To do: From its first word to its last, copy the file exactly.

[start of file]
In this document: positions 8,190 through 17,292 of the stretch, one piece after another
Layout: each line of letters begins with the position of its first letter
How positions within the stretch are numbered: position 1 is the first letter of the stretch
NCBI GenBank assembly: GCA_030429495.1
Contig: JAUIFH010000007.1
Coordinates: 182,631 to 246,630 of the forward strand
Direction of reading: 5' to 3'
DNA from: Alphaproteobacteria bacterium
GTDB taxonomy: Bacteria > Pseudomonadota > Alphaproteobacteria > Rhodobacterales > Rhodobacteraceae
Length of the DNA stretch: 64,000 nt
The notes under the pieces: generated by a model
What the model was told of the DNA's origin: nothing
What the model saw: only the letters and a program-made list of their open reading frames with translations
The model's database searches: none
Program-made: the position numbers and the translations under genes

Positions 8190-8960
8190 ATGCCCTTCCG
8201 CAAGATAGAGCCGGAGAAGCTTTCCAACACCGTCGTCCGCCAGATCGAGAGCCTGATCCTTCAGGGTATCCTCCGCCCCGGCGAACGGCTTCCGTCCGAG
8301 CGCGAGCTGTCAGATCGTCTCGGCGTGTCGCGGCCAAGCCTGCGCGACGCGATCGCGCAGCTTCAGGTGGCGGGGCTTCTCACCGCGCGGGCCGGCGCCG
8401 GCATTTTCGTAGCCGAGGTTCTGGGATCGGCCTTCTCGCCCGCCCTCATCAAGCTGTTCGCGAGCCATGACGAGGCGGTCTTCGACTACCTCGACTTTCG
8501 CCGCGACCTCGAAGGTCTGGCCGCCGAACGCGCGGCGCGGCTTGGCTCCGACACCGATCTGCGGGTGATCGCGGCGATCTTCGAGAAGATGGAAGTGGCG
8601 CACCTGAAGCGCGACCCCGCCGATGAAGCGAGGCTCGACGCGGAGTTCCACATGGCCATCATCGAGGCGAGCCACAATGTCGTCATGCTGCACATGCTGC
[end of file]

In this document: positions 8,190 through 17,292 of the stretch, one piece after another
Layout: each line of letters begins with the position of its first letter
How positions within the stretch are numbered: position 1 is the first letter of the stretch
NCBI GenBank assembly: GCA_030429495.1
Contig: JAUIFH010000007.1
Coordinates: 182,631 to 246,630 of the forward strand
Direction of reading: 5' to 3'
DNA from: Alphaproteobacteria bacterium
GTDB taxonomy: Bacteria > Pseudomonadota > Alphaproteobacteria > Rhodobacterales > Rhodobacteraceae
Length of the DNA stretch: 64,000 nt
The notes under the pieces: generated by a model
What the model was told of the DNA's origin: nothing
What the model saw: only the letters and a program-made list of their open reading frames with translations
The model's database searches: none
Program-made: the position numbers and the translations under genes

Positions 8190-8960
8190 ATGCCCTTCCG
8201 CAAGATAGAGCCGGAGAAGCTTTCCAACACCGTCGTCCGCCAGATCGAGAGCCTGATCCTTCAGGGTATCCTCCGCCCCGGCGAACGGCTTCCGTCCGAG
8301 CGCGAGCTGTCAGATCGTCTCGGCGTGTCGCGGCCAAGCCTGCGCGACGCGATCGCGCAGCTTCAGGTGGCGGGGCTTCTCACCGCGCGGGCCGGCGCCG
8401 GCATTTTCGTAGCCGAGGTTCTGGGATCGGCCTTCTCGCCCGCCCTCATCAAGCTGTTCGCGAGCCATGACGAGGCGGTCTTCGACTACCTCGACTTTCG
8501 CCGCGACCTCGAAGGTCTGGCCGCCGAACGCGCGGCGCGGCTTGGCTCCGACACCGATCTGCGGGTGATCGCGGCGATCTTCGAGAAGATGGAAGTGGCG
8601 CACCTGAAGCGCGACCCCGCCGATGAAGCGAGGCTCGACGCGGAGTTCCACATGGCCATCATCGAGGCGAGCCACAATGTCGTCATGCTGCACATGCTGC